There were so many different types of bon bons to choose from, so we tried a single piece of many different types of chocolate.  There was the Infiniment Vanille which is chocolate and vanilla ganache (using chocolates from Tahiti, Mexico and Madagascar), enrobed in dark chocolate.  This was decadent and luxurious.  Another bon bon we chose was the Ispahan which is chocolate and raspberry ganache, rose and litchi fruit paste, enrobed in dark chocolate.  My husband had this piece of chocolate and enjoyed it immensely.  We both agreed that Pierre Herme’s chocolate was absolutely rich and smooth and delicious.  Mathilda was another bon bon selection we made with almond praline with lemon zest and crisp wafer, enrobed in milk chocolate with roasted almond.


It seemed that we couldn’t make a bad selection.  Everything we tried was delicious and probably beyond any chocolate that we’d ever had before.  It was amazing how fantastic a small chocolate bon bon could be.  There was the Infiniment Praline Noisette made with crunchy,melt-in-your-mouth hazelnut praline, enrobed in dark chocolate.  I’m not the biggest fan of hazelnut, but this one was so silky smooth and as the description says, it was melt-in-your-mouth consistency.


Once you’ve created the box to the size and weight allowable, then it gets boxed up and tied with a ribbon all pretty.  Good enough to bring home as a gift for a friend or relative.  However, so good that we decided to eat this one ourselves as we couldn’t help ourselves from trying the chocolate bon bons.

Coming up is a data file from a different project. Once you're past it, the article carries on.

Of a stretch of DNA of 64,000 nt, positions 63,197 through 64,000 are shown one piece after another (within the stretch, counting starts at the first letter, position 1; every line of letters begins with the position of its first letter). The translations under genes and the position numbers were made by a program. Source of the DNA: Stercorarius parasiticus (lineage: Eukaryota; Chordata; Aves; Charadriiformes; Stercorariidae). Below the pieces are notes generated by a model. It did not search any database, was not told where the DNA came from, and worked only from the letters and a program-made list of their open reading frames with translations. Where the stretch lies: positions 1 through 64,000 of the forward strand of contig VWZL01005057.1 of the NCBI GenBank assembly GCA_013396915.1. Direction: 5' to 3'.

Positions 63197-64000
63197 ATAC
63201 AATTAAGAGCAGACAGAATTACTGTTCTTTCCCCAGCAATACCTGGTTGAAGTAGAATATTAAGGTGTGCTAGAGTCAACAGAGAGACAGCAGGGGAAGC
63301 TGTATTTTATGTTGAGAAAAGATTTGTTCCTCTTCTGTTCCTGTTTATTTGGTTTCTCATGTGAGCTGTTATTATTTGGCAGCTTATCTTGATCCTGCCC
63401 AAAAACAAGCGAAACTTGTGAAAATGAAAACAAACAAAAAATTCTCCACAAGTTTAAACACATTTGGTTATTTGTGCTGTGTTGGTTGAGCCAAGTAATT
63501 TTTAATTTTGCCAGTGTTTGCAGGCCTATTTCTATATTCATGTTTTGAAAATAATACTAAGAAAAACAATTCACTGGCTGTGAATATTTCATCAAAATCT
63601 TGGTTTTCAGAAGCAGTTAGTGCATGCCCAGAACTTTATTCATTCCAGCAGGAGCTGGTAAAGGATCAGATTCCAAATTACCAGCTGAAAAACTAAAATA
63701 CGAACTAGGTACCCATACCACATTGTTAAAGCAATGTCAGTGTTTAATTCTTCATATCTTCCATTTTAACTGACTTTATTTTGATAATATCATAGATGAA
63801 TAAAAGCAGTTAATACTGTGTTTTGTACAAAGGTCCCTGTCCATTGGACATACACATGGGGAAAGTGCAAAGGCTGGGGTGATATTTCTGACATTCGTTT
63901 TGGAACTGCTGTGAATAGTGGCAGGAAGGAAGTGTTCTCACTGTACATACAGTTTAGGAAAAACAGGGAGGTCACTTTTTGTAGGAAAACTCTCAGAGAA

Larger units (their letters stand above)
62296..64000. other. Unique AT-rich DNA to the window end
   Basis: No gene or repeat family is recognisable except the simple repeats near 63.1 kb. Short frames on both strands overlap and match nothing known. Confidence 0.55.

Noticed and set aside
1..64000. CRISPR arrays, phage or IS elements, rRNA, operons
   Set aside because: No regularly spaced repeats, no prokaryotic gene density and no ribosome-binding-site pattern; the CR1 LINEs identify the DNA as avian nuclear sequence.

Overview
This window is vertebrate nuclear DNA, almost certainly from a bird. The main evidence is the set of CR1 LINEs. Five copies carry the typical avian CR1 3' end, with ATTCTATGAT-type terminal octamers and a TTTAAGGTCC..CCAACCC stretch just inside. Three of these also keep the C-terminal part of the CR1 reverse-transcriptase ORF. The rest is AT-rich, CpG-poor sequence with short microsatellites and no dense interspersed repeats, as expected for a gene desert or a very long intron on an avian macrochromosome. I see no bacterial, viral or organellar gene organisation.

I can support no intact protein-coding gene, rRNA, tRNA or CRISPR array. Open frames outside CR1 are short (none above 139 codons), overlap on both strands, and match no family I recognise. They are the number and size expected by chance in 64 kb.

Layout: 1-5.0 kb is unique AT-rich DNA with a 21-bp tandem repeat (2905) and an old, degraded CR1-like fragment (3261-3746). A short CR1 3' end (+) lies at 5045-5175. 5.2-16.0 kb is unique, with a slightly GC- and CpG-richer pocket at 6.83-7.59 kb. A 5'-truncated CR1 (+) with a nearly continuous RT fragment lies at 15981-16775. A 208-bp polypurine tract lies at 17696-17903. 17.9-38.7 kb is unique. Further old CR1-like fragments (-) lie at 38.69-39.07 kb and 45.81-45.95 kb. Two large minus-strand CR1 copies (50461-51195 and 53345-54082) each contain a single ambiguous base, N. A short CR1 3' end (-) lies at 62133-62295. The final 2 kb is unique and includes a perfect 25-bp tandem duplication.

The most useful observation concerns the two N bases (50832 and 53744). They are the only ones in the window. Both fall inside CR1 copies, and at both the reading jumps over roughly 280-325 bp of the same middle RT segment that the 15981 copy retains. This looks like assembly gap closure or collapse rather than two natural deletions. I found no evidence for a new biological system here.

On top of the regular chocolate bon bons, we wanted to try some of the higher end bon bons too just to see what they were like.  You don’t need to buy a box of bon bons at Pierre Herme, you are welcome to just purchase the chocolates in pieces and the will bag it up for you.  My husband decided that he wanted three of the Mogador’s.  This was a recommendation of the sales clerk who was helping us.  The Mogador is passion fruit and milk chocolate ganache, macaron bisquit, tender almond paste, and all enrobed in milk chocolate.  It was absolutely fantastic.  This was single-handedly the best single piece of chocolate that my husband and I had ever tried.  The passion fruit flavor combined with the sweet milk chocolate was such a perfect combination.  It was flavorful and tangy and sweet all at the same time.  We loved these Mogador’s so much that before we left Paris we had to go back and buy some more.